As dogs grow older, this is often associated with ailments and diseases. In order for older dogs to remain healthy as they age, close attention should be paid to possible symptoms. These tips will help.
With dogs, this is a bit like human relations: when choosing a dog, you also decide to go through all the difficulties with it.
Your dog is especially dependent on you when old or sick. It cannot tell you in words if he is suffering and what is wrong with him. It is all the more important that you, as a host or hostess, recognize and understand the signs.
We recommend that you regularly examine older dogs. Look in your mouth, ears, and under the tail to make sure everything is in order. Also carefully examine the fur for changes that you might not notice at first glance. The paws should also be examined carefully.
Most importantly, take symptoms seriously — the mere accusation of “strange behavior” in old age can be fatal.
These Symptoms are Warning Signs – Regardless of the Dog’s Age
If you observe certain behavior of your dog or notice changes in its body, you should definitely examine it. This applies to older dogs, but also dogs of all ages. You should definitely watch out for these symptoms:
- Behavior: lack of energy, very sleepy, depressed, withdrawn, disinterested, whimpering, gasping, biting, aggressive, confused, disoriented.
- General: bloating, muscle wasting, sudden weight loss or gain, wasting, obesity, dehydration (test: does the skin no longer bounce when pinched?). Noticeably more concentrated urine.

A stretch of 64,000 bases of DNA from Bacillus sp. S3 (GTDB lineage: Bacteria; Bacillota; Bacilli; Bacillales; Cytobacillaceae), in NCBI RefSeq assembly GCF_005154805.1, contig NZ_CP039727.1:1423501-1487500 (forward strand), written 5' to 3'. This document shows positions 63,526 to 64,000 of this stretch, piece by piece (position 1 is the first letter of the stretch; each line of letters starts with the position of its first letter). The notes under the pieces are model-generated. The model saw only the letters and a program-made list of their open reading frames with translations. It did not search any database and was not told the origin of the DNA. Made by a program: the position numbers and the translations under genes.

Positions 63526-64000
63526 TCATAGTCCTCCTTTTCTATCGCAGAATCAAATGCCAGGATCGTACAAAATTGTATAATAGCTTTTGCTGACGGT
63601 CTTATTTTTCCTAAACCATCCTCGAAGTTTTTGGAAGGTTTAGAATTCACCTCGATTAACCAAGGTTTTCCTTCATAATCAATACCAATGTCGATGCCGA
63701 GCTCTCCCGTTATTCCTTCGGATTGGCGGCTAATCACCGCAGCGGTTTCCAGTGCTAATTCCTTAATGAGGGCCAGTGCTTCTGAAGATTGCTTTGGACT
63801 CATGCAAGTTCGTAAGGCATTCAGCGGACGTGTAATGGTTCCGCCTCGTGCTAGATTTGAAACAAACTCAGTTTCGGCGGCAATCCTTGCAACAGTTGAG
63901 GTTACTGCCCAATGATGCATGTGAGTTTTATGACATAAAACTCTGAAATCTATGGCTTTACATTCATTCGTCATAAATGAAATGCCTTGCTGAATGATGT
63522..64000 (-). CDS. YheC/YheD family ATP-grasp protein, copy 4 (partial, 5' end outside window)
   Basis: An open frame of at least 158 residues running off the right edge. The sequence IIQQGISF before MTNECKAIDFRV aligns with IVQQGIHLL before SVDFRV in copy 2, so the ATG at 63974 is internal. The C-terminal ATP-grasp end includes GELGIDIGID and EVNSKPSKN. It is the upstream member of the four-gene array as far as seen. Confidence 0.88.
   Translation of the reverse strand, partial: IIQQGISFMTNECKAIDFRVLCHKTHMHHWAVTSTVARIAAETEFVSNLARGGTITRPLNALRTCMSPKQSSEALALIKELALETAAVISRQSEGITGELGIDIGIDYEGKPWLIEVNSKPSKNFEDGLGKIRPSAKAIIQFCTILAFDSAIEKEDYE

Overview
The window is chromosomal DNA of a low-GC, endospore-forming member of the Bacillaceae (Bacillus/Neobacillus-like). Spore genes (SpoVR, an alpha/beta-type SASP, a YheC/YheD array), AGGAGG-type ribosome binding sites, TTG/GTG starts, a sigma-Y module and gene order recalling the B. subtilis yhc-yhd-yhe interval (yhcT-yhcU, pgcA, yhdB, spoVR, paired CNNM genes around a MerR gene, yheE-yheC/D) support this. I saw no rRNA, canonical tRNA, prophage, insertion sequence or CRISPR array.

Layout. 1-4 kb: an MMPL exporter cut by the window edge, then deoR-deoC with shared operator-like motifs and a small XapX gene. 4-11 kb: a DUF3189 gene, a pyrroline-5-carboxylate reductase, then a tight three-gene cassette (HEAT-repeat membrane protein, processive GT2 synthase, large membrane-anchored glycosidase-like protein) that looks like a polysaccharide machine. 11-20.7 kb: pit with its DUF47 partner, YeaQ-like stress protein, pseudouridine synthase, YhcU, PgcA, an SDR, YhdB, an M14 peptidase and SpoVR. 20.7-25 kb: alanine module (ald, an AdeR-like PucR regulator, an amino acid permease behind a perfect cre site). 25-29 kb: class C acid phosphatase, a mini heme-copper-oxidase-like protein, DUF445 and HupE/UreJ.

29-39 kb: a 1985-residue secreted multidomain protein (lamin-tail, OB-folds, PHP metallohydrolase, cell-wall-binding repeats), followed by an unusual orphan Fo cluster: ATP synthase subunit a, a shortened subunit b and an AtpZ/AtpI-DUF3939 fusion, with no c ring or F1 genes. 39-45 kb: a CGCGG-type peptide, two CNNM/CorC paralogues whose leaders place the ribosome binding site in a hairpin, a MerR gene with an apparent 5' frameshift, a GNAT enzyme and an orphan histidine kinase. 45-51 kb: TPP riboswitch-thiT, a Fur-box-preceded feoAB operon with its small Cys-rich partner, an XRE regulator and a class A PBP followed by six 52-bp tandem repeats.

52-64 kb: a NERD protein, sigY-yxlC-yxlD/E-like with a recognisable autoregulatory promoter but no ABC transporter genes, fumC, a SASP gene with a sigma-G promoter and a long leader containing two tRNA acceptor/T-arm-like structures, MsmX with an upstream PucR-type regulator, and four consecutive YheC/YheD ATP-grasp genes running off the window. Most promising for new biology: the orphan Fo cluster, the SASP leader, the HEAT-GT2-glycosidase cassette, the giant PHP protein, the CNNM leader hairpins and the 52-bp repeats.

- Fur: Brittle, greasy, coarse, smelly, overly hairy, scaly, dull, mottled.
- Skin: reddened, rough, injured, inflamed, scabby, parasitic such as fleas or ticks, itching.
- Skeleton: stiffness, trouble standing up, walking, or leaving, limping, limited mobility, improper alignment or position of the limbs, abnormal wear on the claws.
- Eyes: narrowed, cloudy, blurry, watery, dry, itchy, red, swollen, discolored, third eyelid constantly visible, poor vision.
- Ears: head shaking, head tilt/head tilt, itching, foul odor, redness, crusting, discharge, bruising, hearing loss.
- Nose: discharge, scabs, cracks, crusts, constipation.
- Mouth: bad breath, plaque, redness, discolored or constricting gums, broken or teeth, profuse drooling, trouble chewing or swallowing.
- Breathing: wheezing, forced breathing, irregular, shallow or rapid breathing, coughing, choking, open-mouth breathing.
- Digestion: loss of appetite, diarrhea, loose, bloody or black stools, constipation, vomiting.
- Anus / Genitals: redness, discharge, swelling, unusual odor, excessive licking, chewing, irritation.
This Will Make Life Easier for Older Dogs
To make it easier for your dog to cope with daily life as it gets older, there are some tips dog owners can follow. For example, it is helpful for older people to raise their bowls and drink while eating and drinking. Keep walking and playing with your dog. Movement and activity are good for the body.
Help keep your dog warm in winter and cool in summer. Heated pillows, dog jackets, or paddling pools and shady areas for privacy will help you here.
Make sure you have non-slip floors in your house to prevent your dog from slipping or getting hurt. Your dog should recover from joint pain in a soft, comfortable resting area. He can also retire there if he needs rest – and you must respect that need.
Despite the health limitations, living with an older dog can be completely enriched.
When All Else Fails: It’s Time to Say Goodbye
Some conditions are simply not curable. The dog only suffers and loses all the quality of life. Even if it is difficult: in such situations, it is better to save your beloved four-legged friend from their torment.
Talk to a veterinarian who knows your dog well. Together, you can discuss whether and how to euthanize your dog.